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GeneralLiberia news

WSR holds 3 days dialogue

The forum is expected to broaden the minds of Liberian female law enforcement officers and female politicians on political mediation and peace.

By Lewis S. Teh 

Monrovia, Liberia, April 3, 2024 -The Women Situation Room (WSR) of Liberia, with funding support from the United Nations Peace Building Fund and UNDP, has begun a day post-election forum on Women’s Political Mediation and Peace Dialogue for female law enforcement officers, female politicians and other prominent women in the country.

Giving an overview of the dialogue in the Cecil Dennis Auditorium at the Ministry of Foreign Affairs here Tuesday, April 2, 2024, former foreign minister and now board chair of the Angie Brooks International Center, Olubanke King-Akerele said, the exercise is intended for women in politics and those in law enforcement alongside prominent women to reflect on challenges they encountered during the 2023 election, and share their experiences.

“As you know, the board of coaches in terms of the women’s situation room, our scholarship portion, before, during, and after, you have interacted with us before and during what we do is what we are involved in is what you call the after, where we ask ourselves what happened at various levels we want to hear so we can see how we can improve the next round, even though the actual general elections are next six years down the road, but we have a series of intermediates” Madam Akerele said.

According to her, the opening session of the dialogue primarily focuses on media and security, followed by youth, the disaffected, the soulless, first-time voters, and young people, how they were involved, and how political parties used them. 

She added that the WSR primarily focuses on lessons learned and that the third day will involve program supporters, officers of the National Elections Commission (NEC), and international participants, which she says will be very exciting. 

“What were the problems with the financing and those who didn’t win? What happened? Who will have the Senate will be there? Others who tried and got problems will also talk, so this is the backdrop to what this is about when we say before, during, and after. This is the after you. Okay, that’s the backdrop of what this is all about.”

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The WSR is a flagship initiative of the Angie Brooks International Center. It was started in Liberia as a direct intervention by women, in collaboration with youth, to mitigate the threat and incidents of violence the country faced during the past elections.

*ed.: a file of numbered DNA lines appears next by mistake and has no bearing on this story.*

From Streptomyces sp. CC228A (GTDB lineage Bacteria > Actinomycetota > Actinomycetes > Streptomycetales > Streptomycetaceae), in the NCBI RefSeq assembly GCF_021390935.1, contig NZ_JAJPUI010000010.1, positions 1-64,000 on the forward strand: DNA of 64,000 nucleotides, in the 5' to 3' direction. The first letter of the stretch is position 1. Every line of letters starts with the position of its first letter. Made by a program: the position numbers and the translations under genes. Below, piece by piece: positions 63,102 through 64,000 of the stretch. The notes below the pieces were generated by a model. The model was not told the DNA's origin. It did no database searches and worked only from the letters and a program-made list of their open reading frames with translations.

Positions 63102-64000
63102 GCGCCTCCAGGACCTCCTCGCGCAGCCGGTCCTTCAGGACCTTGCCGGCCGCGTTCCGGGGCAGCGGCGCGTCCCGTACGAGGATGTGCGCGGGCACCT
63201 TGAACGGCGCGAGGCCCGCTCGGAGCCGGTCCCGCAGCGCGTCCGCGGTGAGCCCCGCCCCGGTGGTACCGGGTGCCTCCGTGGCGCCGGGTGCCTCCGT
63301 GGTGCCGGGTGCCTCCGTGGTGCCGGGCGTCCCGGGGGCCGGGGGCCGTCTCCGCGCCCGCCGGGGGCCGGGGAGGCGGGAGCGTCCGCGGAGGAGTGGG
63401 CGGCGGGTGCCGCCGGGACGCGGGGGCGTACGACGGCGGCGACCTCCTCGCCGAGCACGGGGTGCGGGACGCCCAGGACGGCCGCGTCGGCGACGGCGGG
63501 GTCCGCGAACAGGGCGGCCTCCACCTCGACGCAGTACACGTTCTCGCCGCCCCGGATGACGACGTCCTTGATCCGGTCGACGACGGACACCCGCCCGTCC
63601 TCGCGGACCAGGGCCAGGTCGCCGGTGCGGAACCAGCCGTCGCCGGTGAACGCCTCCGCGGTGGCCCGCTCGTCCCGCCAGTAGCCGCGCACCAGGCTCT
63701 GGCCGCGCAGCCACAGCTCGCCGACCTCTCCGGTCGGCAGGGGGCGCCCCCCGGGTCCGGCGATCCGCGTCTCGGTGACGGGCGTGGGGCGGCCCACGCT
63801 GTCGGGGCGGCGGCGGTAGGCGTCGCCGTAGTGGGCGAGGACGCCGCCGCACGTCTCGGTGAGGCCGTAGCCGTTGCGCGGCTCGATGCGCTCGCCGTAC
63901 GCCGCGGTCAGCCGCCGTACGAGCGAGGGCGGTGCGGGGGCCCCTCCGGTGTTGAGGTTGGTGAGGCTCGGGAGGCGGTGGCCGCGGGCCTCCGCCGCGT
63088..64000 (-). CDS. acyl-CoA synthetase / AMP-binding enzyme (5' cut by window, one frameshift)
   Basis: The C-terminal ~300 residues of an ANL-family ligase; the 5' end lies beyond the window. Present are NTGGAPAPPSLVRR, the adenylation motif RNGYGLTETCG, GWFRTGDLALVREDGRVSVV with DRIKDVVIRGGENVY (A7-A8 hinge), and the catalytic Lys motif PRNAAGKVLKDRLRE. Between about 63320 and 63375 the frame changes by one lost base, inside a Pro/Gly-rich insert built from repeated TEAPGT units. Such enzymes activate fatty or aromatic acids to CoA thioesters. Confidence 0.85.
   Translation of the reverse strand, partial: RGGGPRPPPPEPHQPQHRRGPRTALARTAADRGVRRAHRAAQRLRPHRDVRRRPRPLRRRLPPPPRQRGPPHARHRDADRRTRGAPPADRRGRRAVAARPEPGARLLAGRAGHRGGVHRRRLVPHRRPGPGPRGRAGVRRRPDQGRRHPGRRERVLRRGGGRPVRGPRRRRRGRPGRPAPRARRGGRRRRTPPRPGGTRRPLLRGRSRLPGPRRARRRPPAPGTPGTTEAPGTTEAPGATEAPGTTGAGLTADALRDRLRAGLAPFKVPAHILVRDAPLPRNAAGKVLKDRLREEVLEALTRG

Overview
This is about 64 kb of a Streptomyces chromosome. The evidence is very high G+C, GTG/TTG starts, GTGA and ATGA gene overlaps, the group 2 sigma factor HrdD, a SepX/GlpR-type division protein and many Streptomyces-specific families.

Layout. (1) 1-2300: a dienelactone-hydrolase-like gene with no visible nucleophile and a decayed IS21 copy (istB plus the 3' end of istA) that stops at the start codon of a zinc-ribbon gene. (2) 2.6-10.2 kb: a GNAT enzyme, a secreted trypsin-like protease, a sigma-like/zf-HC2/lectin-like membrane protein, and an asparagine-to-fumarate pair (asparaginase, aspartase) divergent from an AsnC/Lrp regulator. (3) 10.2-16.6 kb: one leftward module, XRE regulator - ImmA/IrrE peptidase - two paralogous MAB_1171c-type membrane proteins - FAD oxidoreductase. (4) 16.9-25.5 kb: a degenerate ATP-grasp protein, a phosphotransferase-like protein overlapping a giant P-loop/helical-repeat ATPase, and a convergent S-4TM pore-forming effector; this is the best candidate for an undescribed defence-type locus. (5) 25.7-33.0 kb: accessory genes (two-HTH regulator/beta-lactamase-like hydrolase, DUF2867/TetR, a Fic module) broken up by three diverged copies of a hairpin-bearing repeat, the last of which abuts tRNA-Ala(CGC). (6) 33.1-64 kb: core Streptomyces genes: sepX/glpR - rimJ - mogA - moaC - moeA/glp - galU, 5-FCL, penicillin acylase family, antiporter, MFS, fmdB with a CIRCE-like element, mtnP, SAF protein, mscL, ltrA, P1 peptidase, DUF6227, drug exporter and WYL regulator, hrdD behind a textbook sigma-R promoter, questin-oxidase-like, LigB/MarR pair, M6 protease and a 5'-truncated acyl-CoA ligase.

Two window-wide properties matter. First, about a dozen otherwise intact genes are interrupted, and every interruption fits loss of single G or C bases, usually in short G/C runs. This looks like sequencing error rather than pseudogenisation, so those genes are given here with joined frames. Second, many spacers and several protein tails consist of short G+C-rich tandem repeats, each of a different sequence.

The dialogue is being held under the theme: “Promoting Peaceful Electoral Environment and Community Security in Liberia – the Women Situation Room.”

Sharing her thoughts on challenges the Joint Security faced during the 2023 election, Cllr. Asatu Bah Kenneh, National Coordinator of Liberia Female Law Enforcement Association or LIFLEA, cited lack of vehicles and poor coordination as major challenges faced during the polls.

Cllr. Kenneh, also a former deputy commissioner general of the Liberia Immigration Service, stressed lack of communication, rapid response, selectiveness in assigning female officers, and vulnerable polling places where they never saw the presence of security officers, among other things.

She observed that “There was also overlapping of functions, and all these things caused challenges during the just-ended elections.”

The publisher of the Women Voices Newspaper, Helena Nah Sammy, said the media is crippled with too many false and misinformation especially, the social media, something she believes poses huge challenges to the media landscape.

She told the audience that her newspaper focuses specifically on women’s issues, thereby elevating their voices in all areas.

“The other thing that we fought for was to protect female characters from their male counterparts because, in most cases, whenever a woman decides to take political office, her male counterparts will want to open her bedroom to the public.”

She also said some of the challenges during the election were battling politicians with fake news and misinformation on one hand. At the same time, women candidates or supporters did not participate in the interviews.

Also speaking about challenges the media encountered during the 2023 presidential and legislative elections, Marka Davis, talk show host at Truth FM, stressed the lack of sufficient safety for media practitioners.

He names lack of finance, protection of journalists, misinformation, and disinformation from social media users.

“Training and capacity building also pose serious challenges to the media; we believe that when media practitioners are well trained, they will understand their role,” Mr. Davis explained. He frowned at politicians who brand some media practitioners as partisans and regime journalists.

Meanwhile, former Montserrado County electoral district#10 representative candidate Karishma Pelham said it was important for organizers to conduct more such dialogue, saying, “We need more of this not only during election time; there are more women who want to share their agenda and views.”

Accordingly, Pelham said women should be given the platform to share their views, adding, “We understand that stations need to make money, but there’s a need for women to be given the space and not be threatened.”

The opening of the dialogue brought together scores of female law enforcement officers from the Liberia National Police, Liberia Immigration Service, Liberia Drugs Enforcement Agency, female contestants, and media practitioners. Editing by Jonathan Browne

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